The City of Palm Bay recognizes the importance of strategically managing growth so as to maintain its small-town character while still encouraging dynamic business opportunities, providing appropriate mixed use and affordable developments, developing feasible transportation plans, and preserving the beauty and integrity of critical environmental areas. Fundamentally, the community believes that growth and development do not have to conflict with the open spaces, parks and natural areas which make Palm Bay, in so many ways, a perfect place to grow.
In an effort to build a framework that would guide future planning processes, the City Council created a 15-member Community Visioning Steering Committee whose members represented the development community, business leaders, educators, the medical industry, industrial leaders, religious organizations, and homeowner associations. They identified some of the primary concerns for the future growth of the City including: balancing resources, amount of annexation, demographic changes, and evolution of the “Old Palm Bay” to the “New Palm Bay.”
The City engaged the services of a consultant to hold a planning workshop for the City Staff and Steering Committee, and to facilitate five topic-specific public workshops.
In an extraordinary outreach program that demonstrated a strong public-private partnership, the City held a series of five public workshops. These workshops, which were widely publicized, were held every other Saturday from January to March, 2007.An average of 70 participants attended each workshop and several participants attended more than one workshop. Participants included Palm Bay residents, business owners, civic leaders and neighboring residents.
The workshops addressed specific topics of concern to the residents:
- Economic Development
- Land Use
- Open Space/Recreation.
Each five-hour meeting began with staff presentations on current planning developments within the city as well as general planning concepts in an effort to orient the audience. Participants were then led through planning activities specific to the topic and engaged in brainstorming sessions to identify the critical elements needed in the City’s future.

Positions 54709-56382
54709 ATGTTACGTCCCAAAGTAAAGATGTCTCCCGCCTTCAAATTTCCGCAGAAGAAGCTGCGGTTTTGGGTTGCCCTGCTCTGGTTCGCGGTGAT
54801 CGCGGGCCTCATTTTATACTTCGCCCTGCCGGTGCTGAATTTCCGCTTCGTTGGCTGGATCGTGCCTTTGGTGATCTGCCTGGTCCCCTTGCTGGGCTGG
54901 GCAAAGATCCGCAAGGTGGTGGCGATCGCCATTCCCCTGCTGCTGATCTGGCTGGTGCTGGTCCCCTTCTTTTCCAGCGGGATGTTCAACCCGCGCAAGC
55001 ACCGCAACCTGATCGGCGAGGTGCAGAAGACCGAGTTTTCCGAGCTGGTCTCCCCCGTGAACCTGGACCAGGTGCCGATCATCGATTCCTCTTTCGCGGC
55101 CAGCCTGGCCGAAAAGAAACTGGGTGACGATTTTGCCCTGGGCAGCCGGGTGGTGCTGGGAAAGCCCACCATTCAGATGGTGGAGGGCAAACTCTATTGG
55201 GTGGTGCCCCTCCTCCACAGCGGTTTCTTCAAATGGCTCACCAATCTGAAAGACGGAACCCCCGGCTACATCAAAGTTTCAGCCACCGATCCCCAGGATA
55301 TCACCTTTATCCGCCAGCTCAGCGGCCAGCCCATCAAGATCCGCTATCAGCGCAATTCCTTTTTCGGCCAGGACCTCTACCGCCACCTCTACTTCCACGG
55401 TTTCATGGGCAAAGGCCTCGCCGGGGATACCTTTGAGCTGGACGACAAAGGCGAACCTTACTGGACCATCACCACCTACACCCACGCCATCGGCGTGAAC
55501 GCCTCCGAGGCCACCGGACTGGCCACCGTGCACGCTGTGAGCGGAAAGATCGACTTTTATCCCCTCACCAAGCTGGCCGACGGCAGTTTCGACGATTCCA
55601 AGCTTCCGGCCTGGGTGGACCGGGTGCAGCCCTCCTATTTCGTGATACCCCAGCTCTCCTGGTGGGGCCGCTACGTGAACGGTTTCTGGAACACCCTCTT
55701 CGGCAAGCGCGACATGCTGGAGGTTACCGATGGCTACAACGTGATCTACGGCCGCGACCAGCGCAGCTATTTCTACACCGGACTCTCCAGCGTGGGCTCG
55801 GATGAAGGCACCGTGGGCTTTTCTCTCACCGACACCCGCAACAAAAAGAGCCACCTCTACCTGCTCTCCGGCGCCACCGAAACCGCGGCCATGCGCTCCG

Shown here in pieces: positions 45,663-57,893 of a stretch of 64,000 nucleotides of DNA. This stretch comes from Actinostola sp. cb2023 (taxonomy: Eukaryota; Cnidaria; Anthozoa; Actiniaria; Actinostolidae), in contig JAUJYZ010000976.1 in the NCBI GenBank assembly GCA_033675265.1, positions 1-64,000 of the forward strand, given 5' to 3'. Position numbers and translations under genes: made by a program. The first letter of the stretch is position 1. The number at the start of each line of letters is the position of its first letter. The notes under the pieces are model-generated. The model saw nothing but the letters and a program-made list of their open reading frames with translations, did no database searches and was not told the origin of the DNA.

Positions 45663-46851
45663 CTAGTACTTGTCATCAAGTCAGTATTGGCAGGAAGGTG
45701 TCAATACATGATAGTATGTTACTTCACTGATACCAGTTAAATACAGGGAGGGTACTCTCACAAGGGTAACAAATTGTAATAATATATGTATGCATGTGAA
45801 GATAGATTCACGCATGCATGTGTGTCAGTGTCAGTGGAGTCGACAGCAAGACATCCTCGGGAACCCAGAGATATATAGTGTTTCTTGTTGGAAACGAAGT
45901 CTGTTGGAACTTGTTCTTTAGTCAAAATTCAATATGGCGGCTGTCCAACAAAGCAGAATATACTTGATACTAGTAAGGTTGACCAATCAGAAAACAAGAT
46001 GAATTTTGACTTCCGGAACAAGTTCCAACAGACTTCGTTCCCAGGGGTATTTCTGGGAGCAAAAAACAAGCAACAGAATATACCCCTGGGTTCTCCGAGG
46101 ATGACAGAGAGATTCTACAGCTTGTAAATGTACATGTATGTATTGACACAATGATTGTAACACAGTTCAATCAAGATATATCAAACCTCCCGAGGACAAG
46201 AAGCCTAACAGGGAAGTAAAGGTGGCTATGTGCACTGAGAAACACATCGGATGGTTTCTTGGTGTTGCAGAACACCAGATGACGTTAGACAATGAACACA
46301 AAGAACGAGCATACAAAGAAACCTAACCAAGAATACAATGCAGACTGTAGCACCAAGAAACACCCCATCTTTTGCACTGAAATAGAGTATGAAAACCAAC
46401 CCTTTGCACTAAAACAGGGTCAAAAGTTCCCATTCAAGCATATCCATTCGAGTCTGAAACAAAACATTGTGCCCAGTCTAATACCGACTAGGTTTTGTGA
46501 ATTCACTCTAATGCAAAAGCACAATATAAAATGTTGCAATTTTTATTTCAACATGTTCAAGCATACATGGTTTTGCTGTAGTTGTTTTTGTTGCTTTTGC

Geographic Information System (GIS) maps were incorporated into the workshops, enabling participants to visually mark locations on the maps and thereby indicate their preference for specific types of future developments. By providing a view of the City “at 30,000 feet,” the GIS maps allowed committee members and audience participants to play a greater role in community planning than traditional top-down, planner-dominated processes typically allow. Further, it created a unique setting in which developers, who increasingly affect the way developments occur, could work collaboratively alongside residents to visually create a desirable community for all.
Scenario Planning - The information gathered from the five workshops was compiled and presented to the committee in a separate Scenario Planning Workshop aimed at developing several alternative scenarios for the future. The committee members worked through an eight-step scenario planning process that included the selection of a vision statement, identification of driving forces, ranking of those forces, identification of the two most important uncertainties (the economy and public support), creation of a scenario matrix, and the description of each scenario. The result was the creation of a preferred future scenario and the identification of the common elements needed to guide future decision making under any possible future that may occur.
The final product of this approach, which is unusual for public planning efforts, was a vision plan with corresponding GIS maps that visually represent the future along with a preferred scenario for accomplishing the goal. The vision plan was approved by the Planning and Zoning Board on June 6, 2007 and by the City Council on July 19, 2007. The common themes derived from the vision plan will be incorporated into the city’s comprehensive plan during the amendment process.
For further information, contact David Watkins at (321) 733-3042 or email firstname.lastname@example.org.